A Healthy Nudge.

HealthifyMe, an online fitness planner and calorie counter which helps people adhere to a health and weight loss regime, often sends its users email reminders to follow up on their health plan. I couldn’t help but notice that some of these reminders have behavioural nudges hidden in them. Here’s a peek at one of the emails, followed by my interpretation of the influence attempt:

  Healthifyme

1) Social Norms: “623 people tracked 4951 meals on HealthifyMe yesterday! We noticed you weren’t one of them”.

Using descriptive social norms to change behaviour is a commonly used behaviour change strategy. Telling people what others are doing influences them to conform to the norm or “join the herd”. According to this theory, an influence tactic which points out that many people in one’s community engage in undesirable behaviour can be particularly destructive (e.g. telling teenagers how many other teenagers in their school smoke is likely to increase smoking). On the other hand, pointing out a community’s desirable behaviour can be surprisingly effective.

By claiming that 623 people tracked meals on the website yesterday, and stressing that I clearly wasn’t one of them, HealthifyMe is not only activating feelings of guilt at failing to keep my healthy lifestyle commitment, it is also telling me that I’m not doing what the other members are doing: consciously working on my nutrition plan. I’m now in the “out-group”.

2)  Similarity: “Check out healthy choices that were logged on HealthifyMe yesterday by people just like you: Roti, Apple, Green tea without milk (sugar free), Lentil Dhal and boiled egg white.”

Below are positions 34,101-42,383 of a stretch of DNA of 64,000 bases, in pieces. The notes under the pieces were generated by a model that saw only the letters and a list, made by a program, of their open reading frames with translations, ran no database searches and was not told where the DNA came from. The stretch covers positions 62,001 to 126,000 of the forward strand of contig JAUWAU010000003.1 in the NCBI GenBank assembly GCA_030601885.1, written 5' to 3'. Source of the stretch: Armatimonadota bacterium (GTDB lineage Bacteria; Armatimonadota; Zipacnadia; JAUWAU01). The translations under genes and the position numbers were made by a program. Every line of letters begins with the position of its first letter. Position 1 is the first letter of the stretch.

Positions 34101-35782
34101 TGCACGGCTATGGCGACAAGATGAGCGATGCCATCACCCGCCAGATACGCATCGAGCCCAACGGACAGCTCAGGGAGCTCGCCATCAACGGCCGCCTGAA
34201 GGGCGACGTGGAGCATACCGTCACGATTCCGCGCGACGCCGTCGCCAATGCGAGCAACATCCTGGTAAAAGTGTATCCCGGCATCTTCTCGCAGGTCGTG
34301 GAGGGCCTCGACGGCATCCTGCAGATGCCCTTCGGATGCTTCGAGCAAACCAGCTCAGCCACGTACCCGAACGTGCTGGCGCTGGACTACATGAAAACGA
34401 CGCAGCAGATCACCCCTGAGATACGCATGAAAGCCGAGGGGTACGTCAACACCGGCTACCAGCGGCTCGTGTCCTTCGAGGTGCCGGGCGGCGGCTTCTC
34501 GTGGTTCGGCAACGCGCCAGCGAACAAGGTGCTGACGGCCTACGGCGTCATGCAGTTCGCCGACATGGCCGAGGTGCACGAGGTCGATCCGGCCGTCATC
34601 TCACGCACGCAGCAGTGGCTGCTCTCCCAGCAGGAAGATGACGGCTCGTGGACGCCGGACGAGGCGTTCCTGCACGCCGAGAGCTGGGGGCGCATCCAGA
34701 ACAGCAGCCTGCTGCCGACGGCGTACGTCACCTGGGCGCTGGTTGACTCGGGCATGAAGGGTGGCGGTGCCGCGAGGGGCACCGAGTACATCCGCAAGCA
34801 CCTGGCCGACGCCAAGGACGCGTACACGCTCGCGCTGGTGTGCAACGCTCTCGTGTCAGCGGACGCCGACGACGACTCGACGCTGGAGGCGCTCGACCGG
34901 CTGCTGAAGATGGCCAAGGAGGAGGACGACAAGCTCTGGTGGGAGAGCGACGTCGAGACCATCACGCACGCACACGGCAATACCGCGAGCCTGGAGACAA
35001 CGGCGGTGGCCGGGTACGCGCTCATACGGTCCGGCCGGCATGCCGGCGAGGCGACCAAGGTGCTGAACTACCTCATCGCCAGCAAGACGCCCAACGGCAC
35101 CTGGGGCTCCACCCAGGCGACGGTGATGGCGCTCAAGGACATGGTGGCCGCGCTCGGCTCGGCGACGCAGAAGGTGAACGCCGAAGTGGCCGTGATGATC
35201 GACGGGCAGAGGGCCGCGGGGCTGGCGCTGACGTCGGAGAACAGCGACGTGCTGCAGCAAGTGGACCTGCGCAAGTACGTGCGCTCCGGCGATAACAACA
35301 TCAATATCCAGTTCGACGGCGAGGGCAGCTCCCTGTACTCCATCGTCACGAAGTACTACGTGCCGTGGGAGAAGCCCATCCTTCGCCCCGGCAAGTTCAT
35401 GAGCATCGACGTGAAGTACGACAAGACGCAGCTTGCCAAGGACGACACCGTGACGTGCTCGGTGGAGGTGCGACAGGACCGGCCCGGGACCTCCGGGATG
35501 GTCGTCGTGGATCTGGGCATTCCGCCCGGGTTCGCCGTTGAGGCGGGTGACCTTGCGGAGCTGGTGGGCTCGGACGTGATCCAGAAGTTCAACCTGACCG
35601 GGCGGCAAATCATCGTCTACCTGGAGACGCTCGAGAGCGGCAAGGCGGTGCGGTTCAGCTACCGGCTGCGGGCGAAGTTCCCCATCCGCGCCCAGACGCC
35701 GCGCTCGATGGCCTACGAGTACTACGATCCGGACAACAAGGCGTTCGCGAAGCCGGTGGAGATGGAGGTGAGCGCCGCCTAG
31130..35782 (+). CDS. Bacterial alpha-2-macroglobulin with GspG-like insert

Human beings have a tendency to favour things (and people) that are similar to themselves. By telling members that people “just like them” have been searching for specific types of food/drink items, HealthifyMe is tapping into the similarity bias.  There’s a pattern here: while the social norms message above relates to a broad population of individuals who tracked meals on the website, the similarity message narrows it down to a specific sample of people who are “similar” to the user based on individual demographics and HealthifyMe search behaviour.

There’s another Nudge in there….leave a comment if you can spot it!

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2 thoughts on “A Healthy Nudge.

  1. Chandreyee

    Good catches there, K. I had only guessed at the power of descriptive values in a nebulous way until the Atlantic Monthly Article last year about Prescriptive vs Descriptive. Makes total sense. Similarity bias does too. Is the third nudge the one about being able to start-over? I don’t know what behavioural science jargon fits but it seems like a not-so-subtle hint that mortality is creeping up and there’ s a chance for a do-over still. Good pacing too – pointing out how you’ve failed followed by how you can still redeem yourself. Stick followed by a carrot. Then the promise of validation from your peers in the similarity thing. Interesting that we all sub-conscious function along these lines of essential human wrangling……all nudges, all the way. 😉

    Reply
    1. karishmarajaratnam Post author

      Ooh yes, there is a bias called the fresh start bias, which suggests that people tend to engage in desirable behaviours on the start of a new period, which is why new years resolutions are so popular (whether they keep up with these resolutions or not is a different story). But this can also be a motivational thought at the start of the week, start of the month etc. “The every day is a new day” sentence is a fresh-start driver.Good spot, thank you! 🙂

      Reply

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